Over the past 200 years, Tynemouth has been home to a total of around 26 Inns, Taverns, Hotels and Public Houses. If we limit the count to the old established or purpose-built licensed houses within the central core of the village, i.e. those in the immediate vicinity of Front Street, then the number drops to around 15. A selection of these premises include the following:
The Bath Hotel (Bath Terrace / Front Street) dates from 1822 (Roundabout Tynemouth – October 2011) and first recorded the same year was the Bull & Dog (Front Street), later the Percy Arms. The Cumberland Arms (Front Street) was first recorded in 1855 and is still operating (Roundabout Tynemouth – September 2009) and The Gibraltar Rock (East Street) was first recorded in 1822 and although significantly altered, continues to operate to this day.
The Greenland Fishery (Back Street), The Newcastle Arms (Front Street) and The Queens Head (Front Street) were recorded only during the year 1834 but little is known of any of them. The Ordnance Arms (recorded only during 1855) stood within the grounds of Tynemouth Castle yard while the Priory Inn stood on the bank top at East Street and closed in 1924; however, in 1927 the building was converted to incorporate the present Gibraltar Rock.
The delightfully named Rose of Allendale was situated at 8 Percy Street and operated from 1855 to 1924, when it was converted to a dwelling house. Dating back to around 1790, The Salutation stands on the south side of Front Street (Roundabout Tynemouth – December 2011). The Seven Stars was once one of the largest Public Houses in Tynemouth. First recorded in 1822, it stood on the north side of Percy Street, opposite the end of Silver Street, before its closure in 1924 and subsequent conversion to a dwelling house.
The Shipwrights Arms was first recorded in 1822 and became The Prudhoe Hotel in 1875. It was on the North side of Back Street (a continuation of Percy Street). It closed in 1924 and was demolished in 1926 to allow for the extension of Hotspur Street to connect with Front Street. The Star and Garter was recorded between 1821 and 1865 and was a large double-fronted building on the section of Front Street that was later to become Manor Road. Strictly speaking this was a hotel rather than a Public House. It still exists as a private dwelling, now numbered as 7 Manor Road.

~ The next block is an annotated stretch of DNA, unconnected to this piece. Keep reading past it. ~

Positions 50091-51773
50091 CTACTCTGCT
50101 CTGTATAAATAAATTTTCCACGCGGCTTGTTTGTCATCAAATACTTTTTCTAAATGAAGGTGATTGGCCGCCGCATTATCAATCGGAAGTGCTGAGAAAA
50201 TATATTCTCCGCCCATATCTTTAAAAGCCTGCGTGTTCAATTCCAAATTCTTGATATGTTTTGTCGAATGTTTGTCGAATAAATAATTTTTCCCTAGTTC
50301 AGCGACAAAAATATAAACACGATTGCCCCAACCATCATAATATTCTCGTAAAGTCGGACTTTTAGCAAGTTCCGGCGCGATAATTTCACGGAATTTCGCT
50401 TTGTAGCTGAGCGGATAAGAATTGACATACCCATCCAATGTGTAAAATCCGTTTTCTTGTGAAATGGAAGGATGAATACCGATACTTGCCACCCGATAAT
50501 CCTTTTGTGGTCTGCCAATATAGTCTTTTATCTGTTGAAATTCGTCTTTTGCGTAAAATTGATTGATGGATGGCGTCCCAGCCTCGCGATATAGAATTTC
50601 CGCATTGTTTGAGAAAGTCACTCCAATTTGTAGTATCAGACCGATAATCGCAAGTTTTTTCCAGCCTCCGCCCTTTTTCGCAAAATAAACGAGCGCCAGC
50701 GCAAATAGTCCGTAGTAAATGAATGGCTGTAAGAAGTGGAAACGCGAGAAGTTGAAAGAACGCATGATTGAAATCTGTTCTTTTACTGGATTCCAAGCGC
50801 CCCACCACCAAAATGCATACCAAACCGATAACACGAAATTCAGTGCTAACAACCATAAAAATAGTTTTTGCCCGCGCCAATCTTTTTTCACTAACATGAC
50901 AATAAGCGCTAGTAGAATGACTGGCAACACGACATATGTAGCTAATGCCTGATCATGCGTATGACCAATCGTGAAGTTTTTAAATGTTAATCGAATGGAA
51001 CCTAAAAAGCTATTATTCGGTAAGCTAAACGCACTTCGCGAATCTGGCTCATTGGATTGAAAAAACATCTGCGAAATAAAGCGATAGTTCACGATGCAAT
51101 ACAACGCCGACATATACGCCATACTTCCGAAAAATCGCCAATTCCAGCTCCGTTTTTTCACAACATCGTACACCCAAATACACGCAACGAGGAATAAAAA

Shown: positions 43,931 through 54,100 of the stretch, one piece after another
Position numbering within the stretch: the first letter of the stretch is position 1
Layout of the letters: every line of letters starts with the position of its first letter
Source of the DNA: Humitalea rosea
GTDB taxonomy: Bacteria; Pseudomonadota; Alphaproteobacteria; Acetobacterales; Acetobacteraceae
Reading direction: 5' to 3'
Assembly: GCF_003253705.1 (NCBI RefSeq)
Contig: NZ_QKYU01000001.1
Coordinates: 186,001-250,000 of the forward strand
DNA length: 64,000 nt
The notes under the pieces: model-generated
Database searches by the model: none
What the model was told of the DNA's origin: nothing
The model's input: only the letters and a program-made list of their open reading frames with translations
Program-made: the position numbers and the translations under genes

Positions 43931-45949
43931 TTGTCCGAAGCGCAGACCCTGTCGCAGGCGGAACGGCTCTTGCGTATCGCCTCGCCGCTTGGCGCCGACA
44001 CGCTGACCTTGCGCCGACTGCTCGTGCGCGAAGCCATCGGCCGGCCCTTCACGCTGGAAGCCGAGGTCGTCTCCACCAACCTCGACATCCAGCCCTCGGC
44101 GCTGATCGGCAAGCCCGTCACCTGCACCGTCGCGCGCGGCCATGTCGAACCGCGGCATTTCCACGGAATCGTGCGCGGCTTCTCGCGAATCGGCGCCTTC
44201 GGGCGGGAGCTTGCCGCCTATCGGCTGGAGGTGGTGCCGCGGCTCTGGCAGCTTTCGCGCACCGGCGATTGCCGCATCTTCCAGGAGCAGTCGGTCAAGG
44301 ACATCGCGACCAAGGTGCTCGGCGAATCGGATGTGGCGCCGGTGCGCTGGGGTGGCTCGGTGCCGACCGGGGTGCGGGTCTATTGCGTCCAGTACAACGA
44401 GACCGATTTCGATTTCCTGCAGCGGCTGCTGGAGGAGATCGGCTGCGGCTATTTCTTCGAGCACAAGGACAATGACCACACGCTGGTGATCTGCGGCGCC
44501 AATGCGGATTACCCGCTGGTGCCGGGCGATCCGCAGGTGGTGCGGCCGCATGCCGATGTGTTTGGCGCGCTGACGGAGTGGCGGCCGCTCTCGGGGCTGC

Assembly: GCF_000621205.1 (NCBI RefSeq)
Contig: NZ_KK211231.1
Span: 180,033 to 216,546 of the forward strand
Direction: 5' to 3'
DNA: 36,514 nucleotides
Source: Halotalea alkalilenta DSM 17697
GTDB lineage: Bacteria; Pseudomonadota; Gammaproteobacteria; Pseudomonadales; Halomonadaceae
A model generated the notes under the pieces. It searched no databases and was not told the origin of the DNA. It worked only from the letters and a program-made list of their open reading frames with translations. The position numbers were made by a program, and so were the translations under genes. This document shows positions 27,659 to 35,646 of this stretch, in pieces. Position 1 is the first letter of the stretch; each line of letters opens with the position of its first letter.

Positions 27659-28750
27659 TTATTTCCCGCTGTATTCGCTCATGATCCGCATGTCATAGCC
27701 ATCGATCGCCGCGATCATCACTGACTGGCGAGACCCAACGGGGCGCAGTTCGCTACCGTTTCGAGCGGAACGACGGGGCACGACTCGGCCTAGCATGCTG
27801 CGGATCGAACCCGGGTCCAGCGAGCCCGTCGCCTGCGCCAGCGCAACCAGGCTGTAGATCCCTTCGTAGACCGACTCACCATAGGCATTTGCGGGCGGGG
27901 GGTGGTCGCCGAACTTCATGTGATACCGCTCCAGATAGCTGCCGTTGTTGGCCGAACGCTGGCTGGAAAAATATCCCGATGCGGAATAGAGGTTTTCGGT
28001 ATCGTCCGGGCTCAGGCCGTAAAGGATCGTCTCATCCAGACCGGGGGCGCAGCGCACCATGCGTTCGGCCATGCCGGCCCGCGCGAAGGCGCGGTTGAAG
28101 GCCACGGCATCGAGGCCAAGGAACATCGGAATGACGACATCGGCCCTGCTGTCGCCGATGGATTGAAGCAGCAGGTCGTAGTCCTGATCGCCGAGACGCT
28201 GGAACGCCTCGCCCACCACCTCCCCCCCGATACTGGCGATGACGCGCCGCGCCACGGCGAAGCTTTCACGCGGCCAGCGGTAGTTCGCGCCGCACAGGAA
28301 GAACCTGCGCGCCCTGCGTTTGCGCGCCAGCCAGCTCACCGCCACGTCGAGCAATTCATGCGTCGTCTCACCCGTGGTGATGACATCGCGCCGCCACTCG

Still operating to this day is The Turks Head (Front Street), a fine three storey building which has stood since at least 1778. It is sometimes known locally as ‘The Stuffed Dog’ – because of its past connection with the folklore tale of ‘Wandering Willie’ (Roundabout Tynemouth – June 2009). Finally, The Union Tavern was the last of the four pubs standing on Percy Street, closing in 1924. The following extract from an early licensing register shows some interesting information about the distance from the Union Tavern to other licensed premises in the vicinity:
- To the Prudhoe Hotel: 31 yards.
- To the Seven Stars: 45 yards.
- To the Rose of Allendale: 92 yards.
- To the Priory Inn: 165 yards.
- To the Cumberland Arms: 152 yards.
- To the Percy Arms: 91 yards.
- To the Salutation: 167 yards.
by Charlie Steel © 2012
Born in Newcastle upon Tyne, local historian Charlie Steel has lived almost all of his life in Monkseaton. His books “Monkseaton and Hillheads” and “Inns and Taverns of North Shields” are published by Tempus and are available in all good book shops.
All Charlie’s articles which are featured in Roundabout Monkseaton can also be found on his website www.monkseaton.info. Charlie also writes articles for Roundabout Tynemouth.
If you have any old pictures or photographs of Monkseaton that you would like to share then please e-mail Charlie at firstname.lastname@example.org.